Konami Ingeniously Fuses Two Things Everybody Hates: Insurance And In-Game Microtransactions

from the nickel-and-dime dept

Konami’s Metal Gear Solid V: The Phantom Pain is a fantastic game. I’m about 70% through according to the game’s completion status, and while in typical Hideo Kojima fashion the plot is an incoherent mess, the level of polish and detail in the game is unprecedented. But sometimes a great, well-reviewed $60 game just isn’t good enough. What do you do when your game breaks all manner of sales figures and is universally acclaimed? Why, you suddenly decide to saddle it with a brave new form of annoying microtransaction, of course.

Konami’s latest microtransaction for the game went live last week, and is essentially a protection racket for users who’d like to keep their character’s home fort (aka “mother base”) intact. Players can spend hours collecting resources in-game to build up their mother base with weaponry, staff, and other defenses. As you grow your micro mercenary empire you can also expand into what’s called forward operating bases (FOBs), which other players can not only invade, but steal resources and staff from. Here’s what it looks like in-game:

Don’t want this stuff stolen? You can now pay Konami for FOB insurance:

“Your FOBs are always at risk of coming under attack. Now, you can rest easy with FOB insurance (paid service). If you sign up for insurance, then during the insurance period you will be compensated for any materials and staff lost due to rival infiltrations…Staff/materials stolen by the rival will in fact remain on your base, and an identical amount of staff/materials will be handed over to the rival instead.

In other words, those who paid $60 for the game will have things stolen from them periodically, but those willing to pay more will avoid such a fate. Amusingly, just like real insurance, you have to keep consistently paying to remain covered, and there are a number of things the insurance won’t cover:

“FOB insurance isn’t a one-off payment either, with players required to renew the virtual insurance policy periodically in order to remain protected. Just like real-life, not everything will be covered by the policy either, including abducted staff being held in the Brig; wounded staff (although, staff lost due to death or extraction will be compensated); staff used in defence of the FOB; and nuclear weapons.”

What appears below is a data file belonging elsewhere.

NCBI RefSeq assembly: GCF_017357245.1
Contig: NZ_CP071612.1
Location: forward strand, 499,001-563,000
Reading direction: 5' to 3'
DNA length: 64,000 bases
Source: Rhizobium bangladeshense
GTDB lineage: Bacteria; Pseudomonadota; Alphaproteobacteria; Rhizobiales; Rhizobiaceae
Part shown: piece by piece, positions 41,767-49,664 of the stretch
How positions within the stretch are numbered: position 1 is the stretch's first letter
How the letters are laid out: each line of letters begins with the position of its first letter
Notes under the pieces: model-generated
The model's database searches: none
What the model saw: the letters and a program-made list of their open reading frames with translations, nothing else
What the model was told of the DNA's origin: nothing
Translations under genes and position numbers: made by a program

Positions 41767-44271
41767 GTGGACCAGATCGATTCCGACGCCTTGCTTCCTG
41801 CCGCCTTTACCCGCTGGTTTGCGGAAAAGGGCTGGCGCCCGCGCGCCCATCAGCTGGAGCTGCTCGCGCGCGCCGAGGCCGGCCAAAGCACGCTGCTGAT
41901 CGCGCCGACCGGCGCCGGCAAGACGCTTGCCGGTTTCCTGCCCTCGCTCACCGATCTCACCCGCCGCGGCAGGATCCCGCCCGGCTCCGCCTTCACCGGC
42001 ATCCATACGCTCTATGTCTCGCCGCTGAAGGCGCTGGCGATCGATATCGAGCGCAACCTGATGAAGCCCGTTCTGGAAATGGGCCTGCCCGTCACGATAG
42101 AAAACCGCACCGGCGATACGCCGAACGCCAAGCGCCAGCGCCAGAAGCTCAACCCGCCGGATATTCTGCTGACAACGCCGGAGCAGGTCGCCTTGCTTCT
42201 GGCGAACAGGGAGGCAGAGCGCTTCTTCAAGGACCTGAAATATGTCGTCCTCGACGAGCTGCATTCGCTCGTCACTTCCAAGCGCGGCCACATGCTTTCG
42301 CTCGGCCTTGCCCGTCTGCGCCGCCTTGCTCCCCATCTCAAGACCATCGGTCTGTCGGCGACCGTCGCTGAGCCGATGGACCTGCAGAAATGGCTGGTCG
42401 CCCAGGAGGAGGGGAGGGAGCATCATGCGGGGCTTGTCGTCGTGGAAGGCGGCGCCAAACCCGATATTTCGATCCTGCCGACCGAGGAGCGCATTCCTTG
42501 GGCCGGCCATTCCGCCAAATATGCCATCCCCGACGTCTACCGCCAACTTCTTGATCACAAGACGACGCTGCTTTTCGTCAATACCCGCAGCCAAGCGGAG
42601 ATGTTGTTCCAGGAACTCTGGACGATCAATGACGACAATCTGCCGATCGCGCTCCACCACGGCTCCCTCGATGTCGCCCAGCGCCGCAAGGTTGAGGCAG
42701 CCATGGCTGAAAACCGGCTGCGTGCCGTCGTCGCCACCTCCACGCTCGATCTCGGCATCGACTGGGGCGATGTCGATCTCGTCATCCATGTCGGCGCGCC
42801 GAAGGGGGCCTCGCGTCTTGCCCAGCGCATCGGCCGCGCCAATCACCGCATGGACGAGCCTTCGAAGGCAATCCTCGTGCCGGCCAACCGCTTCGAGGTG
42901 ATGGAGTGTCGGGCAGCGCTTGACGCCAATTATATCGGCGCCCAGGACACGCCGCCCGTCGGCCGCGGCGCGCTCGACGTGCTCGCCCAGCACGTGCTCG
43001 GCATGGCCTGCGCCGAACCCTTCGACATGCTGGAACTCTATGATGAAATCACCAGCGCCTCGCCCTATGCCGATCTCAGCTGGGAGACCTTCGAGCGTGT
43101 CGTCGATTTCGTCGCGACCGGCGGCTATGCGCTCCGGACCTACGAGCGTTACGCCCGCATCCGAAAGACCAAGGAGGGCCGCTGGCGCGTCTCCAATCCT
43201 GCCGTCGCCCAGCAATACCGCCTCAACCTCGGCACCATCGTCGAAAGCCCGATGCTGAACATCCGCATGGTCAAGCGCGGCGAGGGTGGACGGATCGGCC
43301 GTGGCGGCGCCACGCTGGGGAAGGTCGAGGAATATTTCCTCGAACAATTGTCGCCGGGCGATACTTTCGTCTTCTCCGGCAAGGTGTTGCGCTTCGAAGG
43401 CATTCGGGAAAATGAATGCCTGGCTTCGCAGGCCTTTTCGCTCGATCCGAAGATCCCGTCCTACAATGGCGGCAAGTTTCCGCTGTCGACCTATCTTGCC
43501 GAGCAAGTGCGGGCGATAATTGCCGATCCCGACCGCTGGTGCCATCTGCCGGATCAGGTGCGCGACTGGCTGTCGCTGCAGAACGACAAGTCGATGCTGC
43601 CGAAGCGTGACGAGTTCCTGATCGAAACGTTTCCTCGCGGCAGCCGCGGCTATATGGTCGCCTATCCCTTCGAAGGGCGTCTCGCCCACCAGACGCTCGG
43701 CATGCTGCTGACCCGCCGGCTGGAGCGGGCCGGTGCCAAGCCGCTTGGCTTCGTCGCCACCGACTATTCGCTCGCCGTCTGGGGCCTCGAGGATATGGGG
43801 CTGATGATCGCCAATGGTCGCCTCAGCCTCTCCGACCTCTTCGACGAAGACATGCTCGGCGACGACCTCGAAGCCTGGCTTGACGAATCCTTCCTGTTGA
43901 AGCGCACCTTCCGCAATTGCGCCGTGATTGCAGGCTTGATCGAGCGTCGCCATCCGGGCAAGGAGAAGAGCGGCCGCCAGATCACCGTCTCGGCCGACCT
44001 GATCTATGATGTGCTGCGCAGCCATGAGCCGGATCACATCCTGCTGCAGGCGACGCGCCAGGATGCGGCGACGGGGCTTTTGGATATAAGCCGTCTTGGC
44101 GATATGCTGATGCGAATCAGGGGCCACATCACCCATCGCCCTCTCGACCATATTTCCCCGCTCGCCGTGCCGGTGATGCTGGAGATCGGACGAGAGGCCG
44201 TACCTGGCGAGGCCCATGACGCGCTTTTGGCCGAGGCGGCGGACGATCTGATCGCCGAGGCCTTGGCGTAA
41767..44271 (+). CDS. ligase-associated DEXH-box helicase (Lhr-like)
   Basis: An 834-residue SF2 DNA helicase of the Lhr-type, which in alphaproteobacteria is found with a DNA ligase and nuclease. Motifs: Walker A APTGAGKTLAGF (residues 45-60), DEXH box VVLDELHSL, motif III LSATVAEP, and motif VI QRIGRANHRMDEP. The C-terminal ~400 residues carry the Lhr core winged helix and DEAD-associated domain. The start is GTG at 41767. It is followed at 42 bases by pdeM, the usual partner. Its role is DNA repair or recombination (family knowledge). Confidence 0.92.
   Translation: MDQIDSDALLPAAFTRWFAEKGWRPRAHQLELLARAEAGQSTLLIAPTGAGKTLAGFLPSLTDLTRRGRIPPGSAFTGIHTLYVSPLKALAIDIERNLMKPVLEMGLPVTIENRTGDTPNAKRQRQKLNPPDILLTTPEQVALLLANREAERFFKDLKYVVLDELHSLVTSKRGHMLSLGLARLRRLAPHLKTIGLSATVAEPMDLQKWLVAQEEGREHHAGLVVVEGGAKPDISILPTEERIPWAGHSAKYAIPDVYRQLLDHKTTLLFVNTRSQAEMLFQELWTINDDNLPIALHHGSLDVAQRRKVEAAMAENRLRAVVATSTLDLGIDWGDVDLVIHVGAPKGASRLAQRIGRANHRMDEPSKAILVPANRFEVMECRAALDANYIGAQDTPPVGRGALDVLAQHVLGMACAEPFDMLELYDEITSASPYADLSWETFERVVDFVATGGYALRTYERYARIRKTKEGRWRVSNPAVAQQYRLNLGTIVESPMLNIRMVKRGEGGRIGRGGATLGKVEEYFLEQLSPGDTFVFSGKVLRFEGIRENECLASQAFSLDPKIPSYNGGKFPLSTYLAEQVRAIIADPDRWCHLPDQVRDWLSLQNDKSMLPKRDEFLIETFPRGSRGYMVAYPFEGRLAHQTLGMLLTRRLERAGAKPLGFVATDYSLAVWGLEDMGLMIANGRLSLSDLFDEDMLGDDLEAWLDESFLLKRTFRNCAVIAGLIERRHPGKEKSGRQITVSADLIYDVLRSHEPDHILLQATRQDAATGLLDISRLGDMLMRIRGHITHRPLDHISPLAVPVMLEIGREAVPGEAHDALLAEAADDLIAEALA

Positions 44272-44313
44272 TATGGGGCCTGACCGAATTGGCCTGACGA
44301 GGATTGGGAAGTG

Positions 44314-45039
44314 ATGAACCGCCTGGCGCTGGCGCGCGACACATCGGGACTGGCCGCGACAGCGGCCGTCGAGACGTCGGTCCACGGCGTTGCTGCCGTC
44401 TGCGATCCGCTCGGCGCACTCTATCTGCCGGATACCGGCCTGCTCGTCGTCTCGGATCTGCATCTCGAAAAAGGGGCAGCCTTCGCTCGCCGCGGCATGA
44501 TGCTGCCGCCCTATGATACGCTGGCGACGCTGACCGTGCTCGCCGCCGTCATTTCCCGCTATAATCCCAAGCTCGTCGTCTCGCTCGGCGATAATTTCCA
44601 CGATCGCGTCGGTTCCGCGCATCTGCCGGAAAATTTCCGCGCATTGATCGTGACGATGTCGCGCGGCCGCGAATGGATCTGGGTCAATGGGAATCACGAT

You pay for the insurance with MB coins, which can be bought with real cash payments ranging from $1 for 100 coins to $50 for 6000, or acquired (slowly) in-game for completing tasks. One-day of coverage will cost users 50 coins, three days costs 100, a week costs 200 and two weeks costs 300 coins. Now I personally don’t give a damn as I tend to focus more on offline play to misanthropically avoid human beings, but for those who appreciate a little something called in-game balance, making the entire point of competing with other users irrelevant has justifiably raised more than a few hackles.

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Companies: konami

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Comments on “Konami Ingeniously Fuses Two Things Everybody Hates: Insurance And In-Game Microtransactions”

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32 Comments
Anonymous Coward says:

Re: Not to defend the insurance

Yes, alot of people are saying this. Or: “just play offline after you make the FOB”.
A couple of things that should be told also:
1.) Your FOB stays online even when you are not.
2.) If you want to unlock some of the research in single player, you have to create an FOB.
3.) If you want to avoid creating this then you have to go offline and stay offline with the game… forever.

The fact that you ever lose progress from your singleplayer game by people robbing you is an insane “feature” that will insure that when people stop playing, they stop playing for good.
If you stop playing for a while, be it that you get sick, have to concentrate on other things, or just get tired of the game and think of returning when a possible expansion is released; you would have to grind for many hours to get your staff back.
Even if you have a full staff and get robbed in the slowest possible way (losing 10 guys each day), most if not your entire staff will be gone after 6 months.